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Do You Think That You Have Social Anxiety?

girl wearing a Sade shirt

May is Mental Health Awareness month and I decided to talk about social anxiety. It is time to raise awareness for those who have mental or behavioral health issues. It is to reduce the stigma around mental health. In 1949, the United States started to recognize mental health awareness month by the Mental Health America organization. Here is some data on mental health in America: (National Council, 2021).

  • 1 in 5 U.S. adults experiences mental illness each year.
  • 1 in 20 U.S. adults experiences serious mental illness each year.
  • 1 in 6 U.S. youth aged 6-17 experience a mental health disorder each year.
  • 50% of all lifetime mental illness begins by age 14, and 75% by age 24.
  • Suicide is the second leading cause of death among people aged 10-34.

Mental health is important to me because I have anxiety and depression. I’ve written two posts on my own mental health: “Mental Health Check-In” and ” Boundaries & Growth” that you can read as well. I have been learning more about social anxiety and how it affects myself and others.

What is Social Anxiety?

Social anxiety disorder, sometimes referred to as social phobia, is a type of anxiety disorder that causes extreme fear in social settings. People with this disorder have trouble talking to people, meeting new people, and attending social gatherings. They fear being judged or scrutinized by others. They may understand that their fears are irrational or unreasonable, but feel powerless to overcome them.

Valencia Higuera, 2018

Social anxiety can affect our relationships with family and friends, work, and school. The Anxiety and Depression Association of America states that approximately 15 million adults have a social anxiety disorder. Social anxiety symptoms usually start around the age of 13. Social anxiety has psychological symptoms and physical symptoms.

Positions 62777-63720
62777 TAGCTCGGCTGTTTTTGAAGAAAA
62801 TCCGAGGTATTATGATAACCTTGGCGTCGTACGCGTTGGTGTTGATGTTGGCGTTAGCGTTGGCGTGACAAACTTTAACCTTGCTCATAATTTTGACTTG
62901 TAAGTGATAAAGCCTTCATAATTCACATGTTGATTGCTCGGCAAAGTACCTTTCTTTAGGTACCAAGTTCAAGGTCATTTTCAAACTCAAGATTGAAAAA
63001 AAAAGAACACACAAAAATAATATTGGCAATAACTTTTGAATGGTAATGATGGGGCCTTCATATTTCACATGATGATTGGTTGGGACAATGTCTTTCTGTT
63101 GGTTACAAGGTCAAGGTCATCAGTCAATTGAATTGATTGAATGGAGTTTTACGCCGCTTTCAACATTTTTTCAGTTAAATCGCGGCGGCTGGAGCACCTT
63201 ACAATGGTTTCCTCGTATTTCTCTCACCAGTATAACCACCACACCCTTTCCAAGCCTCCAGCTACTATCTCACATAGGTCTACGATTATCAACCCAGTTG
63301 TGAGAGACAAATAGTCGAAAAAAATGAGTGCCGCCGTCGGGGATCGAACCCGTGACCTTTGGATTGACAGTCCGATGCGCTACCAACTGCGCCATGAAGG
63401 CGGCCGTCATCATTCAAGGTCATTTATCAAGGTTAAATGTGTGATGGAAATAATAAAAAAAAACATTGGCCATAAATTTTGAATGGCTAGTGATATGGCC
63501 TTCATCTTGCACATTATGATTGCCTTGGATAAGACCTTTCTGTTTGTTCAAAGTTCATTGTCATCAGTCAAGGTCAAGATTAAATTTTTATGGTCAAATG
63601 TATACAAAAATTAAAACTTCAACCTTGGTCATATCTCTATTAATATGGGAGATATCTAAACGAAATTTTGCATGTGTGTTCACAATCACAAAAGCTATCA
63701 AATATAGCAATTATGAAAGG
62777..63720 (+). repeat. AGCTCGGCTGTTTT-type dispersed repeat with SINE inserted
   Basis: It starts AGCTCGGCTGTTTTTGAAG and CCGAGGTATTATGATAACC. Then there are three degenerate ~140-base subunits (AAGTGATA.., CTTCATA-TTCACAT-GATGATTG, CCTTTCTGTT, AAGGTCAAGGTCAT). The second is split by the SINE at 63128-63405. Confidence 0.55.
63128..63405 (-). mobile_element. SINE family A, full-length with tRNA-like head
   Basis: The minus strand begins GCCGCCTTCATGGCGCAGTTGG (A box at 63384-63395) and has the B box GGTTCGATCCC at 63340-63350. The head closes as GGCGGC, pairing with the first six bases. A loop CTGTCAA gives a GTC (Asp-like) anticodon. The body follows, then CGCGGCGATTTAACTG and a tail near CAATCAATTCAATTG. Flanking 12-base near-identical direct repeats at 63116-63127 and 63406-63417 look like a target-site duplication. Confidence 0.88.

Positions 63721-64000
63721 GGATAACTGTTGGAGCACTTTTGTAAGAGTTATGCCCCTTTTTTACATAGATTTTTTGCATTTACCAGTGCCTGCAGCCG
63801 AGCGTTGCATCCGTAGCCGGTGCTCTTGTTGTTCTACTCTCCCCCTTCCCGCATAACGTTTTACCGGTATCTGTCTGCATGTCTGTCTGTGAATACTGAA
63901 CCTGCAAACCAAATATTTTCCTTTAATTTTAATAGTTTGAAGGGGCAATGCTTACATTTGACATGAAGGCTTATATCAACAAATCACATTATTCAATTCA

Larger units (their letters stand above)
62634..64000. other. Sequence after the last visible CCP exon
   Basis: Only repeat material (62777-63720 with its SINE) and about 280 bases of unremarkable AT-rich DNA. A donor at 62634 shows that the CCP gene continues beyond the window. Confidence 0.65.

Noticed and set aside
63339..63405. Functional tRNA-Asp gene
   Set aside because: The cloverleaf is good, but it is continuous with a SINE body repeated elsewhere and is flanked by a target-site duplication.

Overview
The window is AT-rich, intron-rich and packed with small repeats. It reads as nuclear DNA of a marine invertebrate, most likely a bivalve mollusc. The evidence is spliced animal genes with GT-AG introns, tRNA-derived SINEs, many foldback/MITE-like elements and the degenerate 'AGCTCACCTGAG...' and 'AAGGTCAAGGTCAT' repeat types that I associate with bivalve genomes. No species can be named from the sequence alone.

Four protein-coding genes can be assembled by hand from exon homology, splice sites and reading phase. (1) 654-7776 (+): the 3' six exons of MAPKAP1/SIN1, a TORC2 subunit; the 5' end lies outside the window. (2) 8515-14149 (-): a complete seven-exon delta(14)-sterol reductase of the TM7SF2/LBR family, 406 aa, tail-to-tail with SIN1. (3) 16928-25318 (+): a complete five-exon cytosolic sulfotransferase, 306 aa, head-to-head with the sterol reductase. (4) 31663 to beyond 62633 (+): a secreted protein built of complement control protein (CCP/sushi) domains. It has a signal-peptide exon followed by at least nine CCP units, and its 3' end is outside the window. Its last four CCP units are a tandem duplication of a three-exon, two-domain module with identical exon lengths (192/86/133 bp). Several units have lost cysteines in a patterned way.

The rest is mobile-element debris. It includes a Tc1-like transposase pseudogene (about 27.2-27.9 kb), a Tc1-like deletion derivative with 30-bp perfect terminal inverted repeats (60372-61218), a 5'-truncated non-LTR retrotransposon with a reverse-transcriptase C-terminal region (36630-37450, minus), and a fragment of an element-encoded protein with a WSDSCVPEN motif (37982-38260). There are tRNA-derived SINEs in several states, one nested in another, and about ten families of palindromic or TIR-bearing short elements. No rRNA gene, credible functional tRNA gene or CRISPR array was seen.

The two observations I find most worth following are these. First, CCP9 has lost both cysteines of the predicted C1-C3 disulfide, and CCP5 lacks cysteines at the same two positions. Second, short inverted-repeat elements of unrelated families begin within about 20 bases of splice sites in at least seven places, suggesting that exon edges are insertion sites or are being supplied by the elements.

Physical Symptoms:

  • blushing
  • rapid heart beat
  • excessive sweating
  • nausea
  • trembling & shaking
  • dizziness

Psychological Symptoms:

  • worrying intensely about social situations
  • avoiding social situations or trying to blend into the background if you must attend
  • worrying for days or weeks before an event
  • needing alcohol to face a social situation
  • worrying about embarrassing yourself in a social situation
  • missing work or school because of anxiety

My Personal Experience

A women taking a selfie
2019, starting at a new store with people I didn’t know and friendships were collapsing at the same time.

I knew that I had anxiety, especially in college. I would have anxiety attacks from numerous situations that happened through the course of my college years. In a podcast episode, I finally said out loud that I suffer from social anxiety. That’s when I said to myself, “you don’t like large settings”. I am the person who will show up late on purpose. So, I have less time around a large crowd. I have mini attacks when I arrive at the airport two hours ahead of my flight. So I arrive about 30-45 minutes before my flight because I don’t want to wait around at the airport. I get nervous that something is going to happen within the large crowd and large space. My social anxiety comes from not being able to be in control.

I get extremely nervous that people are staring at me. Or something bad is going to happen at an event. It’s extremely crazy that I have social anxiety when I am a blogger. My life revolves around traveling and events. I mentally have to prepare myself for these things, days ahead. Sometimes I hope that event gets canceled or I can back out. I am not sure if it’s because I’m an only child and an introvert. Therapy has helped a lot over these past two years in dealing with my anxiety. Being able to speak on what and why these social settings make me anxious. It has helped me overcome some anxiety attacks or prepare for large settings in a better way.


Social anxiety will continue to be a mental illness that I’ll have to overcome. I take it one day at a time. I allow myself to recharge and reset in between large settings. If you suffer from social anxiety; I recommend taking at least a couple of days in between large settings to be by yourself. Here are some coping mechanisms that can help with your anxiety.

  • Realize anxiety is natural
  • Breathe
  • Shift your focus

If you have different methods that help you relieve your anxiety. Please share with us in the comments below!

Social Anxiety Self-Assessment Test

Take this social anxiety self-assessment test to see if you have low, moderate, or high social anxiety. I took this assessment and as a result, I got moderate-high social anxiety. Which is pretty accurate for me! Especially if it’s an unfamiliar setting and around new people.

In Conclusion, remember that you are okay and it’s normal. Have supportive family and friends around you. If you feel that you’re having an anxiety attack try to get some are and breathe. If the situation is making you feel uncomfortable; don’t be afraid to leave.

On Key

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